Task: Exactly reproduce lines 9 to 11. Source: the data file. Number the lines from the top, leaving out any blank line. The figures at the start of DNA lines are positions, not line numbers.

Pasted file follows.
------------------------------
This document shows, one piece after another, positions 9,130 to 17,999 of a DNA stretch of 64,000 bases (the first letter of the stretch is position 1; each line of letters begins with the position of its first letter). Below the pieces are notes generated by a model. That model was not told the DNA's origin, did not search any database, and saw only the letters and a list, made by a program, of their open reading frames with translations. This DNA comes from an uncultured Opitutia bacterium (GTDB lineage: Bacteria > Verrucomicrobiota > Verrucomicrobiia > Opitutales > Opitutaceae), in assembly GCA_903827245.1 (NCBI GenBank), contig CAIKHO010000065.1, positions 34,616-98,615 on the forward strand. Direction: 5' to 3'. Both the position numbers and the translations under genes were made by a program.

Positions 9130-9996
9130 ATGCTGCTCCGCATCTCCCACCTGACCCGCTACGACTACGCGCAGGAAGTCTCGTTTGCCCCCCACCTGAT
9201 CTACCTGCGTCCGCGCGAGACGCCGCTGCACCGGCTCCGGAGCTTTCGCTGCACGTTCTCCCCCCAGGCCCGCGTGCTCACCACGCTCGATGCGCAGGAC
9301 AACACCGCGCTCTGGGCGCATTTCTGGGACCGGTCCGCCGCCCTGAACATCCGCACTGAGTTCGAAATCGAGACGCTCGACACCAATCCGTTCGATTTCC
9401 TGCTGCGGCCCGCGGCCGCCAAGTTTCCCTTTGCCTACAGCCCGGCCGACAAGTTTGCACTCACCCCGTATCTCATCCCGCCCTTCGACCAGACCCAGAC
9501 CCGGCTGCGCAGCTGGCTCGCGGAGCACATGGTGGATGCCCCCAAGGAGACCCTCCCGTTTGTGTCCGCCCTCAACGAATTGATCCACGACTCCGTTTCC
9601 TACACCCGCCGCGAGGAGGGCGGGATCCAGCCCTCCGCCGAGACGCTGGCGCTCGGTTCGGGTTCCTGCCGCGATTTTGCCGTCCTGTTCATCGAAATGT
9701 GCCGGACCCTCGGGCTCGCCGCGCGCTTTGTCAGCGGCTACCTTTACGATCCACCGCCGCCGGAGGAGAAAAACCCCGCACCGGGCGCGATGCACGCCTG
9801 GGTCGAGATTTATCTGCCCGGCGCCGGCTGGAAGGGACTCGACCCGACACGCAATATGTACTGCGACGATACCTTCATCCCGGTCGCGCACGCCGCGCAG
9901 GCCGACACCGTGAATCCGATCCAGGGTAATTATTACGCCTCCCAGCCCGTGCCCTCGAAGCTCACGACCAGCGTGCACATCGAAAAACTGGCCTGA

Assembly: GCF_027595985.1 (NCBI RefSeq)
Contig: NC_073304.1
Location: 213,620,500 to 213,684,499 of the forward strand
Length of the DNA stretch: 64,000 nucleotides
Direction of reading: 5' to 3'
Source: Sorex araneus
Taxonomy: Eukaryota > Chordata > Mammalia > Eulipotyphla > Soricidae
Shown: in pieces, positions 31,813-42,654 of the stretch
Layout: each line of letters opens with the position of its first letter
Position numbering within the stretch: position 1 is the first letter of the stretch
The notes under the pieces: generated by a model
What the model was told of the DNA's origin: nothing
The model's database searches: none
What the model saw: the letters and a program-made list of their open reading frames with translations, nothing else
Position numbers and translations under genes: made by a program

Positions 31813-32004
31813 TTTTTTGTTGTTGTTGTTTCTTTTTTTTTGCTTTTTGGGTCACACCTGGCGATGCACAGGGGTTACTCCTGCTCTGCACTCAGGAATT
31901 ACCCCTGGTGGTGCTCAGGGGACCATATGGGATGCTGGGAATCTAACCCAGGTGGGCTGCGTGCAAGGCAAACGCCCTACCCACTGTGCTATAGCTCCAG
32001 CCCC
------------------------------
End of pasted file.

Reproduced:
9701 GCCGGACCCTCGGGCTCGCCGCGCGCTTTGTCAGCGGCTACCTTTACGATCCACCGCCGCCGGAGGAGAAAAACCCCGCACCGGGCGCGATGCACGCCTG
9801 GGTCGAGATTTATCTGCCCGGCGCCGGCTGGAAGGGACTCGACCCGACACGCAATATGTACTGCGACGATACCTTCATCCCGGTCGCGCACGCCGCGCAG
9901 GCCGACACCGTGAATCCGATCCAGGGTAATTATTACGCCTCCCAGCCCGTGCCCTCGAAGCTCACGACCAGCGTGCACATCGAAAAACTGGCCTGA